Ottawa, ON — The over-exuberance of domestic spending early this year is wearing off, and Canada’s economic growth in the second half of 2010 and 2011 is weakening with it, according to the Conference Board of Canada’s Canadian Outlook – Autumn 2010.
“Canada’s recovery is further along than many other developed economies, especially when considering the rapid rebound in employment. But the strong rebound in late 2009 and early this year, driven by growth in the domestic economy, is losing steam,” said Pedro Antunes, director, National and Provincial Forecast.
“To continue on its path of recovery, Canada will need to rely on the US economy to improve trade and a steady rise in private capital investment — components that are very dependent on the state of the US and global economy.”
The strong start to 2010 suggests that Canada’s real gross domestic product (GDP) is likely to post growth of 3% this year, while a softer domestic economy and still frail US recovery will restrain real GDP growth to only 2.5%in 2011 — down 0.4 percentage points from the summer Canadian Outlook.
Furthermore, the risks to the global recovery are on the downside, due to the fragile US economy, mounting trade and exchange rate tensions, and continued fallout from the European debt crisis. While the US and Europe are underperforming, the near-term outlook for many developing economies — such as China and India — is promising.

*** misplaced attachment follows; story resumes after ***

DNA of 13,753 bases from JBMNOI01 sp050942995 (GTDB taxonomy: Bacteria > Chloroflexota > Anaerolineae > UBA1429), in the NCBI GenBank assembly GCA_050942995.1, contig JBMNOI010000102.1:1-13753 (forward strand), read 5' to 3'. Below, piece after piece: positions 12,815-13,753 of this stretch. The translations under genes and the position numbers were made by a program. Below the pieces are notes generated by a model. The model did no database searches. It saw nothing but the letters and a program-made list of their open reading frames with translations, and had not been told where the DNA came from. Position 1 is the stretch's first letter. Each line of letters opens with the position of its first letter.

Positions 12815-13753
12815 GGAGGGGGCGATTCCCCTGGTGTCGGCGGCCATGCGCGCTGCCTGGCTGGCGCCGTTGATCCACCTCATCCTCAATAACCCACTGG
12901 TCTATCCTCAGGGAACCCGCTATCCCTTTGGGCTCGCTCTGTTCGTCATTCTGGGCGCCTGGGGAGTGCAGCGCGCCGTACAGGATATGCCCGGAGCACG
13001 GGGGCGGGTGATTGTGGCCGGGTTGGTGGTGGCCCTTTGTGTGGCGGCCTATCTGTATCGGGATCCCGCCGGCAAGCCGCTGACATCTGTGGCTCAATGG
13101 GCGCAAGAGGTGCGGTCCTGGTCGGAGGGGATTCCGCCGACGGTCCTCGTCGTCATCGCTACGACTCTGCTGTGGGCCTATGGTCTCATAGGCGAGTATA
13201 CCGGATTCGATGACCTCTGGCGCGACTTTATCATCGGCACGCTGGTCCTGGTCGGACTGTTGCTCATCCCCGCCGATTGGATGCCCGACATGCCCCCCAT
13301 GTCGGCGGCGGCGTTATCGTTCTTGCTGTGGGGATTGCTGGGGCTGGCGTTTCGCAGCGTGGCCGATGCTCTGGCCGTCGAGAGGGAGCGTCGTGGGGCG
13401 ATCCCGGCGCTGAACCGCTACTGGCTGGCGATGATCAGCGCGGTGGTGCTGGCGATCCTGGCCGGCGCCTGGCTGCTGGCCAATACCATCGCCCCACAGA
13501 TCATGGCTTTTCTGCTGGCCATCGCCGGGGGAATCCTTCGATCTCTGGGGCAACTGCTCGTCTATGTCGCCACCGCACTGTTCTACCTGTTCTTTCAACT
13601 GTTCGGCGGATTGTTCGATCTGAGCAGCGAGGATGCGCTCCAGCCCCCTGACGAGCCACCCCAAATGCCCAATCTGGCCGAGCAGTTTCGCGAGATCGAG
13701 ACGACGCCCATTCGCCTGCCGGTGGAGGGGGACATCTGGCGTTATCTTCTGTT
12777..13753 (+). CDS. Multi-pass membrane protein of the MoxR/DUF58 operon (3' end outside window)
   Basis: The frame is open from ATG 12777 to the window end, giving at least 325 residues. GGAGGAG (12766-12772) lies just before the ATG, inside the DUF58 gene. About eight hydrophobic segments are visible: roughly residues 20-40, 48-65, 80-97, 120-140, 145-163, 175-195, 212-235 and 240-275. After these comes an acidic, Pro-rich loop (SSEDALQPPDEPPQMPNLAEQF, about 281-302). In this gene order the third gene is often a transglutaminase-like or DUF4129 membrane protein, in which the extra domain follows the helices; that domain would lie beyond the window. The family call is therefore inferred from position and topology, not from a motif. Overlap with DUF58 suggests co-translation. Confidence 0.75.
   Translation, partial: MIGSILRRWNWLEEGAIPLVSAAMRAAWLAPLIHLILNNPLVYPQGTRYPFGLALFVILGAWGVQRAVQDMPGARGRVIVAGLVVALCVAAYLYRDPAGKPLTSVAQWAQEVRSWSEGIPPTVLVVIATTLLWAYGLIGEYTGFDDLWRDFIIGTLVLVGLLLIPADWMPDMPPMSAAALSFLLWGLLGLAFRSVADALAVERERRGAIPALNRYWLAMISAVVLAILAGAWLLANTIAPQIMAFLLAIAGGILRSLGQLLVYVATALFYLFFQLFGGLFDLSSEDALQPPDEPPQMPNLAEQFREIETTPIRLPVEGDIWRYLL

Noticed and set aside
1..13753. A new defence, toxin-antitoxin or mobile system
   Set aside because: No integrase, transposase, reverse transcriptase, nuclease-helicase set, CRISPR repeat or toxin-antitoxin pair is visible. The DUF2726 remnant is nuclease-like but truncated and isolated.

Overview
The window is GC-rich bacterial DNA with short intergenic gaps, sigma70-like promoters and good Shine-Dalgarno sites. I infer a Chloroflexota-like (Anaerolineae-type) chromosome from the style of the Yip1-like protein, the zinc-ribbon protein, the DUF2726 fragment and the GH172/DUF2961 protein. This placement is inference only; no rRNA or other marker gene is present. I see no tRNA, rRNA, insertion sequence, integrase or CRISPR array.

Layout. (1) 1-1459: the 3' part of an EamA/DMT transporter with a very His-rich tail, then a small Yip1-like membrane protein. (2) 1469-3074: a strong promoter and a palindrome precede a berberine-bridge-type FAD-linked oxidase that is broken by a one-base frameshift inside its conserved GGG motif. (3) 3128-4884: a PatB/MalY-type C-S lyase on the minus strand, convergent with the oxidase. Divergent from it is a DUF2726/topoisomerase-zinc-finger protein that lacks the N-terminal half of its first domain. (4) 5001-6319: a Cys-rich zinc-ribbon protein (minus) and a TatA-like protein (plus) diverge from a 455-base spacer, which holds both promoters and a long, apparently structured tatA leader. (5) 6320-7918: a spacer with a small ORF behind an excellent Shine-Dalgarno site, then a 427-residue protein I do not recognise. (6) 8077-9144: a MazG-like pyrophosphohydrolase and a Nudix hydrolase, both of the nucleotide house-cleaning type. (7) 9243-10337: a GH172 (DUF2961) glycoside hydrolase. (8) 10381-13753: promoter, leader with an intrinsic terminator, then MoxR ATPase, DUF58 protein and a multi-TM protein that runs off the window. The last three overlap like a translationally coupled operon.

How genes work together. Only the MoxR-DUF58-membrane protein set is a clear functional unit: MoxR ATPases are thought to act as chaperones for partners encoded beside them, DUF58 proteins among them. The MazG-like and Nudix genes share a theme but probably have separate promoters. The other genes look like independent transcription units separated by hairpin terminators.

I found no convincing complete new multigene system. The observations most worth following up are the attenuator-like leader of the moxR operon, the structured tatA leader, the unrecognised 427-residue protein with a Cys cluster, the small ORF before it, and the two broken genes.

A weak dollar is no longer in the cards, so Canadian businesses will not see any slackening in global competitive pressures. The loonie averaged about US$0.97 over the first half of 2010, and is flirting with parity with the US dollar.
LOONIE TO AVERAGE US$0.99 IN 2011
Supported by increasing prices for oil and other raw materials, as well as a growing interest rate differential between Canada and the United States, the loonie is forecast to average US$0.99 in 2011. Total capital investment by businesses is rebounding slowly, after plummeting during the recession, but private investment will not return to 2008 levels until 2013.
The weak inflation outlook, softening domestic demand, strong loonie and unstable global outlook may cause the Bank of Canada to pause from its schedule of raising interest rates. But the pause is likely only temporarily as the Bank unwinds monetary stimulus implemented during the recession.